The images © below follow a chronological order of our trip, well, as much as possible. Enjoy.

Above: always needed, maps, more so in Vancouver, a large city with intricate traffic.

Above: Montreal; we flew from Boston to Montreal, transited for an hour and continued to Vancouver.

Above: “Closer to Mars,” figuratively, of course. On our way to Vancouver.

Above: at our hotel; we actually stayed, for the duration of the meeting, at the University of British Columbia’ residence for visitors (UBC Conferences and Accommodation, West Coast Suites). Quite impressive, well kept, comfortable and elegant, with a nice kitchen, better than the expensive hotel we later moved into (downtown) for the rest of the visit.

Above: Masmasa’lano, Multiversity Galleries, at the Museum of Anthropology, University of British Columbia (UBC).

Above: Buddha, Multiversity Galleries, at the Museum of Anthropology, UBC.

Above:  A close up of Buddha, Multiversity Galleries, at the Museum of Anthropology, UBC.

Above: Carved on wood at the Welcome Plaza, House PostMuseum of Anthropology, UBC.

Above: Carnival Mask, Multiversity Galleries, Museum of Anthropology, UBC.

Above: Haida Bear by Bill Reid, Great Hall, Museum of Anthropology, UBC.

Above: Haida Bear by Bill Reid, Great Hall, Museum of Anthropology, UBC.

Above: More wood carving, House Post, Great Hall, Museum of Anthropology, UBC.

Above: Outdoors of the Museum of Anthropology, image taken from the grounds, UBC.

Above: Raven Discovering Humankind in a Clamshell, The Bill Reid Rotunda, Museum of Anthropology, UBC.

Above: Carving at the temporary exhibit Culture at the CentreMuseum of Anthropology, UBC

Above: Moon Gate Tunnel at the UBC Botanical Garden.

Above: Tree Walk at the UBC Botanical Garden.

Above: Wild flowers at the UBC Botanical Garden.

Above: Leaves and Mosses at the Nitobe Garden, UBC campus.

Above: Log Bridge at the Nitobe Garden, UBC campus.

Above: Memorial to Professor Nitobe at his Garden, UBC campus.

Above: Pacific Bell and Bell Tower at the Asian Studies outdoors, UBC campus.

Above: Trees and Shrubs spot at the Nitobe Garden, UBC campus.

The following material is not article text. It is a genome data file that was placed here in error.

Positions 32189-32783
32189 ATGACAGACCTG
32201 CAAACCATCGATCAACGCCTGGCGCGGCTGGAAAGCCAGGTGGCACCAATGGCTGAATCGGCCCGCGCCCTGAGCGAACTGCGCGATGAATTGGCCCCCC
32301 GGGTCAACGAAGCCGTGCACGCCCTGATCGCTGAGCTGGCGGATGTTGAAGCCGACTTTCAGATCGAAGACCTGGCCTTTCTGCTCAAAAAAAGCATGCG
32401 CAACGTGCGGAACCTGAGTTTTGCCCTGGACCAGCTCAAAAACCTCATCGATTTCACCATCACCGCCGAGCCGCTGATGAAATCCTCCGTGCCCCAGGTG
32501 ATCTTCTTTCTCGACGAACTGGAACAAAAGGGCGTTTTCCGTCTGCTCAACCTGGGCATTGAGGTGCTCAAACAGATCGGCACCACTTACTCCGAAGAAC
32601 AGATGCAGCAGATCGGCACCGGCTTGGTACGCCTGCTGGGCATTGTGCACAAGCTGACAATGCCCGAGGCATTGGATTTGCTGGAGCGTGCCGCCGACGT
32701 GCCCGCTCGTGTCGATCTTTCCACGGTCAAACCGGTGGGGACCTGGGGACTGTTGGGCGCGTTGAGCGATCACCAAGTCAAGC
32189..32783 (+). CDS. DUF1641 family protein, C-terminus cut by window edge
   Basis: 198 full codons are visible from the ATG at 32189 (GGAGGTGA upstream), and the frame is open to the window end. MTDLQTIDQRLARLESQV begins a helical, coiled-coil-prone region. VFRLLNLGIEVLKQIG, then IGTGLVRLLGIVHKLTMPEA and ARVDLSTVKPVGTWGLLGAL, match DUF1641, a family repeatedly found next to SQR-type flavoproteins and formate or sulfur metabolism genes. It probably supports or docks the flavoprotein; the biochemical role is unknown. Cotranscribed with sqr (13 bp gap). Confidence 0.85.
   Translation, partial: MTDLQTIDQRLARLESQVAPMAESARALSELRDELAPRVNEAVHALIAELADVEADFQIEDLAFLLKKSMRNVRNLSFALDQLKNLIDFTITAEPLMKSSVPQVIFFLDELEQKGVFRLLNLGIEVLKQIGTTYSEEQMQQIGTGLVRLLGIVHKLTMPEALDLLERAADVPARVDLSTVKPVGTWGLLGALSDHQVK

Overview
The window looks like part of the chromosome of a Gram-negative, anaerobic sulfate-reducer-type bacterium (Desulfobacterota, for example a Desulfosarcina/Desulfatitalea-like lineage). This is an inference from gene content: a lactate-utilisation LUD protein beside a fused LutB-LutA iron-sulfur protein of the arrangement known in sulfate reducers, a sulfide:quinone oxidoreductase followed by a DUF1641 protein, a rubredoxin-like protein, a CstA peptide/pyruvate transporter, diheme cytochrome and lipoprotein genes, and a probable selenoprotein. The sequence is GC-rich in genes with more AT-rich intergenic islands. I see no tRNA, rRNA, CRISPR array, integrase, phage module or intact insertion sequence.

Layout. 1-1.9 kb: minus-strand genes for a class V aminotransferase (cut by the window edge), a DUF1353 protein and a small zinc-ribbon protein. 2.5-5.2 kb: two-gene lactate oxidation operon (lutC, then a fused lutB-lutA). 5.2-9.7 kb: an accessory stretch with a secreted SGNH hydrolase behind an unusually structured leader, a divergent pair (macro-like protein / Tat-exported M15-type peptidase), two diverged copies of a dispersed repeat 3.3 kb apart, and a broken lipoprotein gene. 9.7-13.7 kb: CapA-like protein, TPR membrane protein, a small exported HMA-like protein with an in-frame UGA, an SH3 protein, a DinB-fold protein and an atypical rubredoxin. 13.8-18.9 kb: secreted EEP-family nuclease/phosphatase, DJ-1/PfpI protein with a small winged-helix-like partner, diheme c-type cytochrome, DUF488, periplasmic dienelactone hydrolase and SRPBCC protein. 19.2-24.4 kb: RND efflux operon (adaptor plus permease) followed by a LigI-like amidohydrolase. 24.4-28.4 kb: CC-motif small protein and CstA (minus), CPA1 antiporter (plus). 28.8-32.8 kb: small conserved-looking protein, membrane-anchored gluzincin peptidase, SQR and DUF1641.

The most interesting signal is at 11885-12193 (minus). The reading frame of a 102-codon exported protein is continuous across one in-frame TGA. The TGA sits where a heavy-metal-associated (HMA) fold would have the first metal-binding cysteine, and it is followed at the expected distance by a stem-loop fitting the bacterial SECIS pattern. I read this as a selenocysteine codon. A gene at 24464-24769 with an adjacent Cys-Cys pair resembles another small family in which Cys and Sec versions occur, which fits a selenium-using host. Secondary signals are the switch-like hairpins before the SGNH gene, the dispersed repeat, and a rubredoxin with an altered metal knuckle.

Above: Water Lilies and Duckweeds at the Nitobe Garden, UBC campus.

Above: Water Lilies and Duckweeds (B&W) at the Nitobe Garden, UBC campus.

Above: Kids playing at the Spanish Banks Beach Park.

Above: The Friendship Bench at the UBC campus.

Above: It’s A Mystery by John Nutter at the UBC campus.

Above: Blue Whale at the Beaty Biodiversity Museum, UBC campus.

Above: Centre for Business Ethics at the UBC campus.

Above: “I Want It All I Want It Now” at the main library, UBC campus.

Above: Quantum Matter Institute at the UBC ccampus.

Above: Urgent Care Centre at the UBC campus (examine this photo carefully).

Above: Fees apply to all at the Urgent Care Centre, UBC campus.

Above: “The Nest” at the UBC campus.

Above: Victory Through Honour Pole by Ellen Neel, at the UBC campus.

Above: Danbo Restaurant in downtown Vancouver.

Above: Danbo Restaurant in downtown Vancouver.

Above: Blue Buildings and Blue Sky, downtown Vancouver.

Above: The Burrard St. Bridge in downtown Vancouver.

Above: The Burrard St. Bridge in downtown Vancouver.

Above: Is this scientifically true? Granville Public Market, Granville Island.

Above: At the Granville Public Market, Granville Island.

Above: “Three Berries” (well, sort of) at the Granville Public Market, Granville Island, Vancouver.

Above: At the Granville Public Market, Granville Island, Vancouver.

Above: Downtown Vancouver.

Above: Light-Shed, Vancouver Harbour.

Above: Vancouver Harbour.

Above: Sky Jump at the Whistler Olympic Park (located Northwest of Vancouver).

Above: Our rented truck at the Whistler Olympic Park.

Above: Pre-entrance to the Vancouver Public Library.

Above: Pre-entrance to the Vancouver Public Library.

Above: The iconic Steam Clock in downtown Vancouver.

Above: Marutama Ra-Men, the best in town; there are two locations in Vancouver.

Above: Ra-Men being made at Marutama in downtown Vancouver.

Above: Tan-Men Mild at Marutama Ra-Men.

Above: Plain rice at Marutama Ra-Men.

Above: Kakuni Pork Belly at Marutama Ra-Men.

Above: The Sun Yat-Sen Classical Chinese Garden in downtown Vancouver.

Above: Trees Falling at the Sun Yat-Sen Classical Chinese Garden, downtown Vancouver.

Above: The Details of a City, downtown Vancouver.

Above: The Lions Gate Bridge, downtown Vancouver.

Above: At the Vancouver Aquarium.

Above: Chrysaora fuscescens at the Vancouver Aquarium.

Above: More of The Harbour.

Above: A-Maze-Ing Laughter by Yue Minjun, downtown Vancouver.

Above: Space Centre & Museum of Vancouver.

Above: And a close up of the Space Centre & Museum of Vancouver.

Above: Vancouver Art Gallery, in the downtown.

Above: “A Rushing Sea of Undergrowth” by Emily Carr 1935, Vancouver Art Gallery.

Above: “Ayumi” by Corey Bulpitt at the Vancouver Art Gallery.

Above: Buckminster Fuller‘s Geodesic Dome at the Vancouver Art Gallery.

Above: “Peter” by Corey Bulpitt at the Vancouver Art Gallery.

Above: “Tarah” by Corey Bulpitt at the Vancouver Art Gallery.

Above: The famous Morgan Guitars exhibited at the Vancouver Airport.

Above: “Meeting is Over”…

Above: Rain and Propeller, Vancouver Airport.

Above: Sunlight and Propeller, light bends, closer to Boston.

— EvoLiteracy © 2018.